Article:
This interview with Ralph Muller, CEO of the University of Pennsylvania Health System, was conducted by Eric Larsen, managing partner, and Jessica Dasher, principal, and condensed by Amanda Wolfe, senior director.
Question: You worked on Medicaid in Massachusetts. You were a teaching fellow at Harvard. You did cross-country comparisons between the U.S. and U.K. for the King's Fund. Then, of course, you led the University of Chicago Hospitals and Health System for 16 years and now you've been CEO of the University of Pennsylvania Health System for almost 12 years. So to start off, I'd love for you to give some observations on your career path.
Ralph Muller: I started as a quantitative social scientist, both in economics and political science. Early in my career, my plan was to become an academic, but I realized I wanted to take a more active role in leadership. I was better at the execution of ideas than writing about them.
There was a big budget deficit in 1974-75, when Michael Dukakis first became governor of Massachusetts. The largest part of that deficit was entitlement programs like Medicaid and ADFC, which was the income maintenance program at the time. They had to file a budget, and they had seven days to figure that out. So they asked me to do it. When I was assigned the task, my response was "Well, you haven't figured it out in 10 years, and I have only seven days?"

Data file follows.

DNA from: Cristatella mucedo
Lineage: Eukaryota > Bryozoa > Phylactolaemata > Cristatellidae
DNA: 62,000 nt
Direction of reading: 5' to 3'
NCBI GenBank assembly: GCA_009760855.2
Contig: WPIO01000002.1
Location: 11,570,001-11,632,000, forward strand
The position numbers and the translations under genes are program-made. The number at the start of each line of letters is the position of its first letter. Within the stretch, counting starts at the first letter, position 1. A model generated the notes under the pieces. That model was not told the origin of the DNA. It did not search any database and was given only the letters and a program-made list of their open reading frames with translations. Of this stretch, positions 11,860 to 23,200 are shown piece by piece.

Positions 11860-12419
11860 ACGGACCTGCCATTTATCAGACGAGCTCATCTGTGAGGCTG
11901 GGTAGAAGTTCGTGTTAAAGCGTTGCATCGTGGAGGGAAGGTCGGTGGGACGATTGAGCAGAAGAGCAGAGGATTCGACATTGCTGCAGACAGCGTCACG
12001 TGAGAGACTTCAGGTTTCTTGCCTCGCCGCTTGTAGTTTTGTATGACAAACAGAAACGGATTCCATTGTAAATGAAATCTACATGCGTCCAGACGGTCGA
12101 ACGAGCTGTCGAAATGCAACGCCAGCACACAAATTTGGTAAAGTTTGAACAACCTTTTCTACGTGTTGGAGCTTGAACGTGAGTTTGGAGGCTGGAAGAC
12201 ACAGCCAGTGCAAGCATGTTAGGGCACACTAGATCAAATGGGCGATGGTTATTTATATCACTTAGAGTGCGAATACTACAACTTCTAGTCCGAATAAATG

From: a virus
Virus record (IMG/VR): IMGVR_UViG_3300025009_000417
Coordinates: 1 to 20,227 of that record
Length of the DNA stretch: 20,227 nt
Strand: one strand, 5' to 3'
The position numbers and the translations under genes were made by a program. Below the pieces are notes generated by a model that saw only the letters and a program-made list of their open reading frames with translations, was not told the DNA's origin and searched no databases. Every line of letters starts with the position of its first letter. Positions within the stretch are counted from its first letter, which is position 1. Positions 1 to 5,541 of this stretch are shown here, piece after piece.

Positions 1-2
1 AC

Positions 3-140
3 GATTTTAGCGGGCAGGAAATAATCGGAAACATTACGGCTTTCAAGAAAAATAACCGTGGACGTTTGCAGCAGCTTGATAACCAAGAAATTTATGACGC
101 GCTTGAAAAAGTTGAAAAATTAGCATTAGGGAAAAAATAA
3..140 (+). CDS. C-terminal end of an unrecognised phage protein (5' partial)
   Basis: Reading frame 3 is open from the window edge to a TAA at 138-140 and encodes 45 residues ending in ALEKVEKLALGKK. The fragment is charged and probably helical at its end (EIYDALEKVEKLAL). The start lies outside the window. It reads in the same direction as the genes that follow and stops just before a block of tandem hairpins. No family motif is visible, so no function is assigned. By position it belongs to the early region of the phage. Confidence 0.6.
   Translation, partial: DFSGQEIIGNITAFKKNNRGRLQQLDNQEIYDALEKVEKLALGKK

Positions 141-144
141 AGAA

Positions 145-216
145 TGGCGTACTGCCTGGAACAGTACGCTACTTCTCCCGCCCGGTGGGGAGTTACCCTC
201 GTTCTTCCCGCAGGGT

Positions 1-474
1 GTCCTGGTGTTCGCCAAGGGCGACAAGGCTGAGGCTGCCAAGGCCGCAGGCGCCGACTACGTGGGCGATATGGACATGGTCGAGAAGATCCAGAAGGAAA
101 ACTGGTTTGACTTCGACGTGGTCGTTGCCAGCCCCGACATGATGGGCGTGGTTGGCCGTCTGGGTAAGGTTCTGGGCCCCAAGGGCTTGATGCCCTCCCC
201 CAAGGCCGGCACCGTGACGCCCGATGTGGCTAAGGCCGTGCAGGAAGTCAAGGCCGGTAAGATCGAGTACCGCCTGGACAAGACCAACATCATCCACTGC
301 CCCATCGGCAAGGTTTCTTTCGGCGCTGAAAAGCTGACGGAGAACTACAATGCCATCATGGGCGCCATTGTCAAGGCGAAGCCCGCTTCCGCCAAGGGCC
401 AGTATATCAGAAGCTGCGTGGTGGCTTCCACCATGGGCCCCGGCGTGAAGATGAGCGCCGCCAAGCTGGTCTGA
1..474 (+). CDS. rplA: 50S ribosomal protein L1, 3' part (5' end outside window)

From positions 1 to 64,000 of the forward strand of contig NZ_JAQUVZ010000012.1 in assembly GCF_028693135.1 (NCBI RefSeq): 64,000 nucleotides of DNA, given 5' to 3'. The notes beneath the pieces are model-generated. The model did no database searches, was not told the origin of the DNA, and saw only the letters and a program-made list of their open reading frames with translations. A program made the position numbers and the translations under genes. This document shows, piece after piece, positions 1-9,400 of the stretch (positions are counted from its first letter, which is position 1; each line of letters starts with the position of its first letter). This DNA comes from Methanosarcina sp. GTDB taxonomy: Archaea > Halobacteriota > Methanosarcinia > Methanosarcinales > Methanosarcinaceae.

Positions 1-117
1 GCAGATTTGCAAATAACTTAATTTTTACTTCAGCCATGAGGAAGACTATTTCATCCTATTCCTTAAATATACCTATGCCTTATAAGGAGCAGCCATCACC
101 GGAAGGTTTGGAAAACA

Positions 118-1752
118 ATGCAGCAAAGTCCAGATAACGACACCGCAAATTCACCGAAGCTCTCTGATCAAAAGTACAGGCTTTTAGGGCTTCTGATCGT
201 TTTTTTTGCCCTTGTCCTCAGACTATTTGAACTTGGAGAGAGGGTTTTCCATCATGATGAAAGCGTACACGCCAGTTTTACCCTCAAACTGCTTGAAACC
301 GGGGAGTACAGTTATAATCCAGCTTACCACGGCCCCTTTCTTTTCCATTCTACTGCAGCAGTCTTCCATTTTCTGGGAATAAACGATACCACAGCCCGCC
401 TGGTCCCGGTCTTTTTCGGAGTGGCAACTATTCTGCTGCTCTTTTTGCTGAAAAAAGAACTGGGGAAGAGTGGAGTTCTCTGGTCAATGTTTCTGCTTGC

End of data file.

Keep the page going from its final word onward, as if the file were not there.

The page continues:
So I developed some estimates as to what they were going to spend the next four or five years on ADFC and Medicaid. I guess they were happy with my work because they came back and asked, "You want to be a budget director?" I said, "Okay." Out of that opportunity, I became the budget director of the biggest state agency, which ran ADFC, Medicaid, and social services.
That's how I got into health care—basically by performing some estimates in a week. I tell my kids and other people, "When somebody asks you to do something, you've got to be ready for it and do it well, and all of a sudden, good things can happen."
By the time I moved into hospital administration, I had a deep understanding of how the Medicaid program operates. I also brought with me a number of skills from outside health care—handling the press, dealing with funding issues, managing finances, running information systems, and working with the government—that would all prove valuable as a leader in health care. I also understood the importance of identifying and surrounding myself with good people. I still argue that all of these skills are important to running a hospital.
Q: You have 18,000 employees now. How are you reaching them in a personal way?
Muller: I try to interact with employees as often as possible. Last fall, we arranged over 25 talks with clinicians, managers, and staff to discuss our regional market strategy and how we are thinking about trends, like ACOs, bundled care, and changes in payment. I wanted to give them our take, my take, on these issues.